Miami and South Florida no longer may be popular sites for title fights, but world champions continue to visit the area to prepare for important bouts.
“We considered Miami the perfect site because of its location between Madrid and New York,” Martinez said after a two-hour workout late Saturday afternoon. “We are also in the same time zone and that allows us to become adjusted to it sooner.”
Martinez, 39, also is adapting to a long ring absence caused by a knee injury. He has not fought since a successful defense against Martin Murray 13 months ago in Argentina.
“My conditioning has been phenomenal since we began training on Jan. 21,” Martinez said. “When you have 19 years of experience in this sport, the ring becomes like your second home. Although you might be sidelined for an extended time, you never stop being a boxer.”
And before his knee injury, Martinez’s boxing skills had elevated him among the sport’s top pound-for-pound fighters. Now he is eager to resume his World Boxing Council title reign in a fight that he feels slighted even though he is the defending champion.
The pay-per-view fight will be in Madison Square Garden — one of Cotto’s familiar and favorable surroundings. Cotto, a native of Puerto Rico, draws capacity crowds at Madison Square Garden and is 7-1 in the historic arena. Martinez’s only previous appearance at Madison Square Garden was his 11th-round TKO win over Matthew Macklin two years ago.
Moreover, Cotto has the lead in the prefight promotional literature and on fight night, Cotto will walk into ring and have his name announced after Martinez, honors usually bestowed to the defending champion.
“That motivates me tremendously, but then again I have always enjoyed the role of visitor,” Martinez said. “Boos and the likelihood I will have few people supporting me give me extra adrenaline. It is impossible for me not to find motivation in this fight. All the factors are very obvious.”
Martinez (51-2-2, 28 KOs) also had to agree to a catch weight of 159 pounds — one under the middleweight limit — to face Cotto. A three-division world champion, Cotto (38-4, 31 KOs) is fighting as a middleweight for the first time in his career.
“I expect him to cut the ring and go to the body,” Martinez said. “But he is not going to be able to withstand my pressure and busy pace. I will obligate him to fight him at my pace, and it will become uncomfortable for him.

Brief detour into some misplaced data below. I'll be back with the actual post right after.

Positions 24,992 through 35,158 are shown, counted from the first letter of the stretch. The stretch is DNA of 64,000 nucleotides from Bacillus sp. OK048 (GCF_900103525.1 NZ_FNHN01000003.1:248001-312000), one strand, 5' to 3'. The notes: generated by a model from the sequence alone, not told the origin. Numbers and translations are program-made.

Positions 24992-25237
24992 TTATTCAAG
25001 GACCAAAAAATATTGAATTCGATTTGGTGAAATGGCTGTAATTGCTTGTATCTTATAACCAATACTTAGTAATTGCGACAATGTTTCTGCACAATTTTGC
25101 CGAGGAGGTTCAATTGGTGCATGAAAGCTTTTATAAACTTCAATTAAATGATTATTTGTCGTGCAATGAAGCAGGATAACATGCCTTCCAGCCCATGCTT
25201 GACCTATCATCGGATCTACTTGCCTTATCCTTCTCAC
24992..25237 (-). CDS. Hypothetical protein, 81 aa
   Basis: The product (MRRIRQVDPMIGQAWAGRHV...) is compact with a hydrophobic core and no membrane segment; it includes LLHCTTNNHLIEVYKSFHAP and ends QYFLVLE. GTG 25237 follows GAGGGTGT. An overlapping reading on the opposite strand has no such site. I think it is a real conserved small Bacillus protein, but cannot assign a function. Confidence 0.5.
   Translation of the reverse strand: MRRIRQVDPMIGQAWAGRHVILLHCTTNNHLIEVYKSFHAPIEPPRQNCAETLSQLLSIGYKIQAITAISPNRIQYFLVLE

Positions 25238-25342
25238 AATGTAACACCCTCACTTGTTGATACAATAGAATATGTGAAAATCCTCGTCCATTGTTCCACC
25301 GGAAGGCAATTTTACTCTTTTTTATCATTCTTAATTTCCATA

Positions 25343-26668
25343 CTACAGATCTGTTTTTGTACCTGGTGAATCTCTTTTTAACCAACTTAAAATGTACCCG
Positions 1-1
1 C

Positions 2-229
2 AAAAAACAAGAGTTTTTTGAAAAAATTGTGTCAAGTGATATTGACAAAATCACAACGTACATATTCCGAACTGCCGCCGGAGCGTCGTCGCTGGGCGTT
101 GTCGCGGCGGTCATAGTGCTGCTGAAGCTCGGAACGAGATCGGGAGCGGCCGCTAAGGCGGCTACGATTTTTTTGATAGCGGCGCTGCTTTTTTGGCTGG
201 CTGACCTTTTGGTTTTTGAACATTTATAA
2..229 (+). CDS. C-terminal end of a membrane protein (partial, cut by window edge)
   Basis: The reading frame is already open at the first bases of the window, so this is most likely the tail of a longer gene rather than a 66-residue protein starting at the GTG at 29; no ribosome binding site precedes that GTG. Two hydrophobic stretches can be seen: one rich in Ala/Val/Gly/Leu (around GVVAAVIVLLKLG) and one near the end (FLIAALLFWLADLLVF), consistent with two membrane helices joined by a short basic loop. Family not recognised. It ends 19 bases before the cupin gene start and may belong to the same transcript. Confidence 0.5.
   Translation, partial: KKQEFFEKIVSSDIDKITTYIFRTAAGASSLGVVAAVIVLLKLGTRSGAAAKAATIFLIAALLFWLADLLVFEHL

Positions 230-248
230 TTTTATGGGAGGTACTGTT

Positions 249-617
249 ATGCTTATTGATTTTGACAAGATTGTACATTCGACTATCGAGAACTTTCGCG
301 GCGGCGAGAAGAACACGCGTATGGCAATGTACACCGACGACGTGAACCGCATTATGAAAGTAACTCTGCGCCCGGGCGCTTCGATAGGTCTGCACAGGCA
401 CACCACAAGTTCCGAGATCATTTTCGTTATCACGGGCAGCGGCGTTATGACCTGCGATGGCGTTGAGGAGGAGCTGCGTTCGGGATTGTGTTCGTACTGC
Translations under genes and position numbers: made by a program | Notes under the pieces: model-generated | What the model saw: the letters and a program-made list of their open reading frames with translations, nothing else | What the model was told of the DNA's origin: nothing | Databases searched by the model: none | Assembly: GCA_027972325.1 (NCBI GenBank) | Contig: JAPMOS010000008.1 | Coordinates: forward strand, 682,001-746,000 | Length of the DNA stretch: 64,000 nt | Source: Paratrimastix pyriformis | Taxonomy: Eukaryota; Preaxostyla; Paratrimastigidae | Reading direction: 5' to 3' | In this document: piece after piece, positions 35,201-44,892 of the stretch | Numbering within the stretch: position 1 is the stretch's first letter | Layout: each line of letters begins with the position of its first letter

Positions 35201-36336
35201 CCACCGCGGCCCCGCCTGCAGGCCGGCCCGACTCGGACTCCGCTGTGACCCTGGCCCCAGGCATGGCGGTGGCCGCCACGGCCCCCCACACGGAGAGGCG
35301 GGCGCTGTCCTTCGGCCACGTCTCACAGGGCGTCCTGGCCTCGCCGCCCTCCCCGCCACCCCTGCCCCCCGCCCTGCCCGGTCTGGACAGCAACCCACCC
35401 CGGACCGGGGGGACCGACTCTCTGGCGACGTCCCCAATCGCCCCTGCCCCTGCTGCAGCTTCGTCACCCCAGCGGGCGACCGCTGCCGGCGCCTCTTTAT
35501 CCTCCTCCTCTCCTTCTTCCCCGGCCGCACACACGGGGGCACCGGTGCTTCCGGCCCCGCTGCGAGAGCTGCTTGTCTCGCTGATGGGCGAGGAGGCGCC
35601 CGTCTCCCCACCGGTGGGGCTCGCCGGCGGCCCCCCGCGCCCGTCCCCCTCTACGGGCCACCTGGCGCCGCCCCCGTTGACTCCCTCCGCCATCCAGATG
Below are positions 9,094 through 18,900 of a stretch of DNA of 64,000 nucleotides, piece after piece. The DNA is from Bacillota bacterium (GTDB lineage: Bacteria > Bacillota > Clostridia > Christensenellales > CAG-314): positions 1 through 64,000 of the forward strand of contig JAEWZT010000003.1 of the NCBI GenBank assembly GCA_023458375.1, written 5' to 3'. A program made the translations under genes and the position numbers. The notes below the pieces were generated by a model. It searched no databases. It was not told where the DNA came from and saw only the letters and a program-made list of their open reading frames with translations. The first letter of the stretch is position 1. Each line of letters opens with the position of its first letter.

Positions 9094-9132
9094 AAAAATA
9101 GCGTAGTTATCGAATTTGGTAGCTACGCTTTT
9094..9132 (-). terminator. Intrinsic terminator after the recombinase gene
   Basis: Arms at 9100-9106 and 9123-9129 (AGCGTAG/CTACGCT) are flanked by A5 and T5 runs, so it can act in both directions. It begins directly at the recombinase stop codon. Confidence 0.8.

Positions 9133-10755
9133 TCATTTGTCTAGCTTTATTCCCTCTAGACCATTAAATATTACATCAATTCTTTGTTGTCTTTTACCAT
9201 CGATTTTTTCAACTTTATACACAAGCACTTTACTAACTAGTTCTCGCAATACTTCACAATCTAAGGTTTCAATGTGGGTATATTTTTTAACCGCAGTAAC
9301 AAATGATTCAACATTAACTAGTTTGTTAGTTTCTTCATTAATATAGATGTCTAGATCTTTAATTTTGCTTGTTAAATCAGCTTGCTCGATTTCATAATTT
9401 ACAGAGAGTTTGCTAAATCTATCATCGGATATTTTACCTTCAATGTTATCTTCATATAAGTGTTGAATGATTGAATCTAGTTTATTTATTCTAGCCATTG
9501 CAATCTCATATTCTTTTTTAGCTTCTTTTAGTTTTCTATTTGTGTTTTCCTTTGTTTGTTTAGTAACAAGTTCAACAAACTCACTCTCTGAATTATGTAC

“He will end up being knocked out. I don’t see this fight going the distance.”
Given his lengthy absence and age, Martinez will not consider future plans until his next two fights.
“I have two bouts remaining with HBO, and after that, as we say in Argentina and football, we will stop the ball from rolling and analyze the entire field,” Martinez said.
“Will we continue or walk away? But for my family’s sake, I am not going to allow a younger opponent [to] put me against ropes and land shots that would have never happened earlier in my career.”
The fighters’ appearances began with stops in Los Angeles and San Antonio, where the Mexico native Alvarez is hugely popular. The tour continued in New York and ended Friday in Puerto Rico.
Oddly, Alvarez and Lara did not appear in Miami, city to the largest Cuban exile community in the United States. Although he now lives in Houston, Lara maintains a strong loyal following in Miami.
Why New York and Puerto Rico and not Miami?
Golden Boy Promotions, which will promote the bout, also wants to showcase one of the undercard fighters scheduled to appear on the telecast, according to a company spokesman. Puerto Rico’s Juan Manuel Lopez, a three-division world champion, will fight Francisco Vargas.
“The reason nothing was done in Miami was because we would need more days for the media tour and we believed that with New York and Puerto Rico, where Lopez is from and where there is a large Cuban community, it was sufficient to target the Caribbean area instead of Miami,” Ramiro Gonzalez said.
“There were also requests to visit Chicago, Houston, El Paso and San Francisco but we did not have enough days to make those trips.”